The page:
Isn't there always one more thing when you think you're done with a quilt? For my Peace quilt, as I finished up stitching down the binding, it was, of course, to add something to the back so I could hang it up. It shouldn't surprise you that I found myself not keen on that something being a traditional sleeve. This won't be in any exhibit requiring the obligatory 4" sleeve, I didn't want to use up any more of this particular hand-dye in a place where it would seldom be seen, and perhaps most of all, I didn't want to put my hands through all that hand sewing. So after thinking about it for a few days, I decided I would be just fine with this simple solution.

This works really well on small quilts and I hoped it would work equally well on this larger one (finished 23-1/2 x 36). I had felt left over, handily a piece wide enough to quickly cut triangles and a couple of strips from. I quickly hand-stitched all in place, cut a piece of doweling and was ready to go. 

This might not have worked as well if I'd used a traditional batting, but the stiffness of the felt is keeping it from buckling between the triangles and tabs. Not a perfect quilt, not perfect corners, but all in all, I'm pretty please, and so glad to have it done. Remember, I started this back in July, thinking it would be done in a week of persistent work, but one thing after another stretched the time frame out and kept me putting it aside while I tended other things.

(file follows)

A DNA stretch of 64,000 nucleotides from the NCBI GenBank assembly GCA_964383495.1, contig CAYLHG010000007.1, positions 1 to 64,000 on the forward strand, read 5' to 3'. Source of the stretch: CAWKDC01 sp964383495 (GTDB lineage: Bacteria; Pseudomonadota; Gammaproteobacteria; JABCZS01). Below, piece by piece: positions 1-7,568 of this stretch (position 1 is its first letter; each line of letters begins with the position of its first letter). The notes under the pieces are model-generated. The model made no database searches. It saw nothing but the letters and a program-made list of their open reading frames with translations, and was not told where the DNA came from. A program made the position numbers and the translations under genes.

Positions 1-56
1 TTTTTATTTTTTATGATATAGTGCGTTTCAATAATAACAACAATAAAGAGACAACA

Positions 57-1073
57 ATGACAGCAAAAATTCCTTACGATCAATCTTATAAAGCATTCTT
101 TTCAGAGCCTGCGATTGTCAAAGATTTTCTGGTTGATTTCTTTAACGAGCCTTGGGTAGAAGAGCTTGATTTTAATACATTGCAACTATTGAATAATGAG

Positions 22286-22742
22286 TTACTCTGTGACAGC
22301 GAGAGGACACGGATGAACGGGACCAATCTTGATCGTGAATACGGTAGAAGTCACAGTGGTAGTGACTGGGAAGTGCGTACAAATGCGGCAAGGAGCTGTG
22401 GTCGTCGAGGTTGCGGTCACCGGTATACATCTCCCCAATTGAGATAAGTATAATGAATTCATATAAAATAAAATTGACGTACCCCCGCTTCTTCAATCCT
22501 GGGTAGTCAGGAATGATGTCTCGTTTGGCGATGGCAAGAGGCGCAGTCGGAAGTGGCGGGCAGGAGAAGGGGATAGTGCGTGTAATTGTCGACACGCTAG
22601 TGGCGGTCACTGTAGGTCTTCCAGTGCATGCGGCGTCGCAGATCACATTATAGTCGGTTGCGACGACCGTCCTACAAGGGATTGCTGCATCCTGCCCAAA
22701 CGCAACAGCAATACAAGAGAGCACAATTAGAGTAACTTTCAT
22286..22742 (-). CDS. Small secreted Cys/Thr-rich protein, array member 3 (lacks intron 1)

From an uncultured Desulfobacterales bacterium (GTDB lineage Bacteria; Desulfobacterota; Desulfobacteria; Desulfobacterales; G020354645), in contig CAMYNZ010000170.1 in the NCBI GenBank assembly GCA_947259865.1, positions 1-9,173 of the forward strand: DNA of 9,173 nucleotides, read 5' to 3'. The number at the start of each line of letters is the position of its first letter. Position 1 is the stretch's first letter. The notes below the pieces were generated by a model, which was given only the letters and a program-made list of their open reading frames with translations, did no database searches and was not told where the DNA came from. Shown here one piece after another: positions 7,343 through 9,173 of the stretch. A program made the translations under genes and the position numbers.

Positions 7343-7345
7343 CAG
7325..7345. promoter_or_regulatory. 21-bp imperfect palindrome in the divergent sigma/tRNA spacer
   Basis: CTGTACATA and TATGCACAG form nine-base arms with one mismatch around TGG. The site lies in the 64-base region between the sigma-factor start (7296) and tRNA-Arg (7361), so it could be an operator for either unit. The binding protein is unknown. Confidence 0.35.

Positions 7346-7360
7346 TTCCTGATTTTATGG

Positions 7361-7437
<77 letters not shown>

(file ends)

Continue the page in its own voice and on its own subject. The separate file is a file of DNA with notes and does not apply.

I'm glad I chose the thread colors that I did . . .

. . . and I'm glad I sent the quilting lines in the directions that I did.

I ran across an article today, "Five Ways to Persuade Yourself to Be More Productive" and nearly didn't read it because I've read articles like this before and pretty much KNOW what I should do to keep from being that petulant child; I just don't do it. But I scanned through it anyway and could see that I actually did use some of these tips as I worked on this quilt, especially toward the end. One is setting interim goals (big goals with a deadline can be too daunting), and in my case, that meant breaking down some of the steps to complete over several days rather than trying to do them all at once. And then there was #4 - Take breaks: the brain and the body are not meant to work non-stop.

“For whatever weird reason, we have the idea that powering through is the best way to get stuff done and a sign of our own virtue,” he says. “We’ve got it upside down and believe amateurs take breaks and pros don’t. Athletes know that taking breaks is not a deviation from performance but is part of performance.”

Boy, is that me . . . or was me . .  thinking I have to power through multiple parts under a general heading all on the same day and without stopping. I still catch myself thinking that way but my auto-immune syndrome has shown me I just can't do that anymore without paying for it. And here's another gem that I know is true but eludes me when in the throws of working; it concerns setting deadlines, which can be a good motivator, but if too severe and "you’re engaged in divergent thinking that requires greater creativity. . .can inhibit your performance instead of enhancing it. In addition, if a deadline is too severe, it can deaden your intrinsic motivation." Been there, done that with show and exhibit deadlines and know that it seldom produces my best work yet I continued to find myself backed into these deadline corners. At any rate, I hope you'll give it a quick read, so you'll be ready when your own petulant child appears.


Friday, December 11, 2020

Hoping This Works